aMMF is a class 2 agent and adalimumab, azathioprine, CYC, etanercept, infliximab, and MTX are class 3 agents, with respect to known or possible risk for PML

bMMF had a PML risk signal, and azathioprine and CYC had possible PML risk signals in a disproportionality analysis of spontaneous PML reports (Chahin and Berger 2015)

cPer the rituximab label recommendations for RA, one treatment course consists of 2 × 1000 mg intravenous infusions separated by 2 weeks, with treatment courses repeated every 24 weeks based on clinical evaluation, but no sooner than every 16 weeks

There were two confirmed PML cases in patients with GPA, both from spontaneous post-marketing reports (Roche 2015). No cases have been reported in patients with MPA. Due to imprecision in the patient exposure estimate in this very rare indication and the low number of confirmed cases of PML reported overall in patients with GPA, a precise reporting rate could not be calculated. However, based on the estimated cumulative exposure (40,000–50,000 patients), the rate of PML in ANCA-associated vasculitis remains < 1 in 10,000 patients. There are currently no reported cases of PML in the GPA/MPA clinical trial program in patients in either the rituximab or the control arms.

Summaries of PML cases in patients with RA or GPA/MPA treated with rituximab

Table 1 provides a summary of the confirmed PML cases in patients who received rituximab for RA. Eight of the nine cases were in women (which is representative of the general RA patient population, which typically has three times more women than men). The overall mean age of the nine patients with PML was 65 years (range, 50–83 years) compared with a mean age of 52 years (range, 18–81 years) in the RA clinical trial program of 3595 patients. Differences between the overall estimated number of patients exposed (≈ 351,396 unique patients) and the low numbers of patients with PML should be considered when interpreting these data. All nine patients with PML had a diagnosis of RA for ≥ 3 years and were HIV-negative. Additionally, they all had ≥ 1 known risk factor for PML independent of rituximab treatment. These included a history for Sjögren syndrome (n = 4), a history of malignancy (n = 2), prior and concomitant therapy with disease-modifying anti-rheumatic drugs with established risk for PML (Molloy and Calabrese 2012) (n = 9; the most common of which was MTX), and treatment with ≥ 2 prior TNF inhibitors (n = 4). Six of the nine patients died due to PML, and the outcome for one patient is unknown. The two patients who were reported at the time of the data cutoff (17 November, 2015) as recovering were treated for PML with mirtazapine and mefloquine. The number of rituximab courses ranged from 1 to 9.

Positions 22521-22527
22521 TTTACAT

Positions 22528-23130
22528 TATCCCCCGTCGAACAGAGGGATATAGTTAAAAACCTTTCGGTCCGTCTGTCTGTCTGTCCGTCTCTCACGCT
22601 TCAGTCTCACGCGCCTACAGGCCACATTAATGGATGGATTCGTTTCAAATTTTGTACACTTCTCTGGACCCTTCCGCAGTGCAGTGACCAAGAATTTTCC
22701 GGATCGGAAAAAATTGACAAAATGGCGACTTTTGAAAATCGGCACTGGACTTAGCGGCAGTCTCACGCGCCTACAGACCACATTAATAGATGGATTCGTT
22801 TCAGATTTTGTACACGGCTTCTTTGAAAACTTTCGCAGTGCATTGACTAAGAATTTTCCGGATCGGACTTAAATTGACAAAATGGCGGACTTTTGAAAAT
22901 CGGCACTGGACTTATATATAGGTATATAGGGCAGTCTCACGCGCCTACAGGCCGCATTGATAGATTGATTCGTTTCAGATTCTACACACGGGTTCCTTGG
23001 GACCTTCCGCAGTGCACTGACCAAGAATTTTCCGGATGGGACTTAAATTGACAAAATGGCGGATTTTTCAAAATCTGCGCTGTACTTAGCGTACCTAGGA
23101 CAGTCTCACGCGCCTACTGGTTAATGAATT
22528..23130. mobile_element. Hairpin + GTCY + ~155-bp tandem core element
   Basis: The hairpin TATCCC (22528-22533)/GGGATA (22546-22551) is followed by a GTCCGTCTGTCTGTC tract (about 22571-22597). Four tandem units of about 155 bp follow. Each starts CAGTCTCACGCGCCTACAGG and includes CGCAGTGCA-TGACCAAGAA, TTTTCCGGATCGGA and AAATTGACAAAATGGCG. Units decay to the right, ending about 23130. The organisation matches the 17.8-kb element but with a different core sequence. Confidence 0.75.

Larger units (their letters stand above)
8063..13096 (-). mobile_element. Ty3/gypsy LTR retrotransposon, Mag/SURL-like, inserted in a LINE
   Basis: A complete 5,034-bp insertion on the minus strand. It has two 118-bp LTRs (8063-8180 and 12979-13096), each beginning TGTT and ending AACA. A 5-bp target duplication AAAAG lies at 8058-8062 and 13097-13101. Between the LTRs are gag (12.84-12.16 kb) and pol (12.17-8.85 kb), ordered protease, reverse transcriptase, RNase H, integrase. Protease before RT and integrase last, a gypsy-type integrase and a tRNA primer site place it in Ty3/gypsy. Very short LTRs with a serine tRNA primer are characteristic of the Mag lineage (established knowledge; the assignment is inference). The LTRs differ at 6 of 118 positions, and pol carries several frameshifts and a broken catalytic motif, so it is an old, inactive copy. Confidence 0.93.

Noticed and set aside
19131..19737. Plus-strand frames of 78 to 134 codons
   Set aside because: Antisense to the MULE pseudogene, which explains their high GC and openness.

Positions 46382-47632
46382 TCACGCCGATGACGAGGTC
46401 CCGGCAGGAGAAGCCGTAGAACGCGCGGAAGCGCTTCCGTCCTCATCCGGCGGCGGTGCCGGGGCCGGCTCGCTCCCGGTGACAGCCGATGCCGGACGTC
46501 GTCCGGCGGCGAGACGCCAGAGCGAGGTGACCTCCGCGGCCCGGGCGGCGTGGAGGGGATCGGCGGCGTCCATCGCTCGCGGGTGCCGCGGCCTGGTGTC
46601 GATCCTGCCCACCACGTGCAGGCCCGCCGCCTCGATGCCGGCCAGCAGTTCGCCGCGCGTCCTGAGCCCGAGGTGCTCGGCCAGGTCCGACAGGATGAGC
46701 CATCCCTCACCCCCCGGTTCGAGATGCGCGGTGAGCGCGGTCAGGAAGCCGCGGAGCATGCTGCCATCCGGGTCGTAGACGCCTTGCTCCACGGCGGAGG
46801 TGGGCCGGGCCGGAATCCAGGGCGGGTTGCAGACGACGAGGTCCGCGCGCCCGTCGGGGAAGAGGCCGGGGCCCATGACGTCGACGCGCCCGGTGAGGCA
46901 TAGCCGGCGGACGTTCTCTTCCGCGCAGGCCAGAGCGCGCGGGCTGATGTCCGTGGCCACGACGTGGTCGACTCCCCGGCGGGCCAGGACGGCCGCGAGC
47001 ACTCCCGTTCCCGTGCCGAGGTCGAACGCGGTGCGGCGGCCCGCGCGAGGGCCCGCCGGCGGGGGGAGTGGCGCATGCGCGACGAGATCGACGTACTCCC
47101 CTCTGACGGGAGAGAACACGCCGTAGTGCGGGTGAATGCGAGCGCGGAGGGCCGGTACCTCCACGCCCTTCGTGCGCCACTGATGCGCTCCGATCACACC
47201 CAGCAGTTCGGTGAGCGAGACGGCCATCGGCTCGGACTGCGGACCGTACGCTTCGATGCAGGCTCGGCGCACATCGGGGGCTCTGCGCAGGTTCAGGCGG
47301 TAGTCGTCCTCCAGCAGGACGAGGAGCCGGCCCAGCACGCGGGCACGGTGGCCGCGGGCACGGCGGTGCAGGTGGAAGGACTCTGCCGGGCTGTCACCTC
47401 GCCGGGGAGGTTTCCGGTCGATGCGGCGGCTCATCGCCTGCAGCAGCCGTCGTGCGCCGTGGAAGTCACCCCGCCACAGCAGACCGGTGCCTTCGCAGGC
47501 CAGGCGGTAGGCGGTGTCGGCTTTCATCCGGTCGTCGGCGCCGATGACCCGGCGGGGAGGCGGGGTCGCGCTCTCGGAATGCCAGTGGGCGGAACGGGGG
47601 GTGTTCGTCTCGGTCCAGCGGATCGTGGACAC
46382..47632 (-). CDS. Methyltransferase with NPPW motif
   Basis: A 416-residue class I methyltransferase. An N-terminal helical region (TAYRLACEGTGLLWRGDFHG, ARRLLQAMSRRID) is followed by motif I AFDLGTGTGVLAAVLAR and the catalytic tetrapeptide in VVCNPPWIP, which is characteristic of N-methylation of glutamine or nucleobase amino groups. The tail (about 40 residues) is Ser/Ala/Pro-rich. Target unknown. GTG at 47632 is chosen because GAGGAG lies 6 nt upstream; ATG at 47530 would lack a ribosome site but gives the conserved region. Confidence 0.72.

Table 2 provides a summary of the confirmed PML cases in patients who received rituximab for GPA/MPA. The mean age of the 2 patients with PML was 66 years (range, 62–70 years), compared with a mean age of 56 years (range, 19–89 years) in the 97 patients in the GPA/MPA clinical trial program. Both patients with PML had GPA for 8 years and were HIV-negative. Both also had ≥ 1 known risk factor for PML independent of rituximab treatment. Patient 1 had a history of breast cancer and treatment with chemotherapy, as well as immunoglobulin deficiency. Both patients had previously received cyclophosphamide, azathioprine, and corticosteroids, and patient 1 was receiving concomitant azathioprine. Importantly, Patient 1 showed signs of PML prior to the start of rituximab treatment, including deficits in higher cognitive functions (speech, language, memory, and abstraction ability). Both patients were treated for PML with mefloquine, mirtazapine, and/or cytarabine and cidofovir, and, at the time of the data cutoff, both were reported as recovering.
Table 2

Cases of confirmed PML in patients with GPA

Characteristic

Case 1

Case 2

Age, years

70

62

Sex

F

M

Country

Germany

Denmark

Date PML confirmed

July 2012

Sept. 2013

Duration of GPA, years

Not specified

8

Relevant medical history

Immunoglobulin deficiency, breast cancer, diabetes mellitus, arterial hypertension, and chronic stage III renal insufficiency

None reported

Prior treatments

CYC, epirubicin, 5-FU, prednisolone, and MTX

CYC, azathioprine, and high-dose glucocorticoids

Concomitant drug

Azathioprine

None reported

Rituximab treatment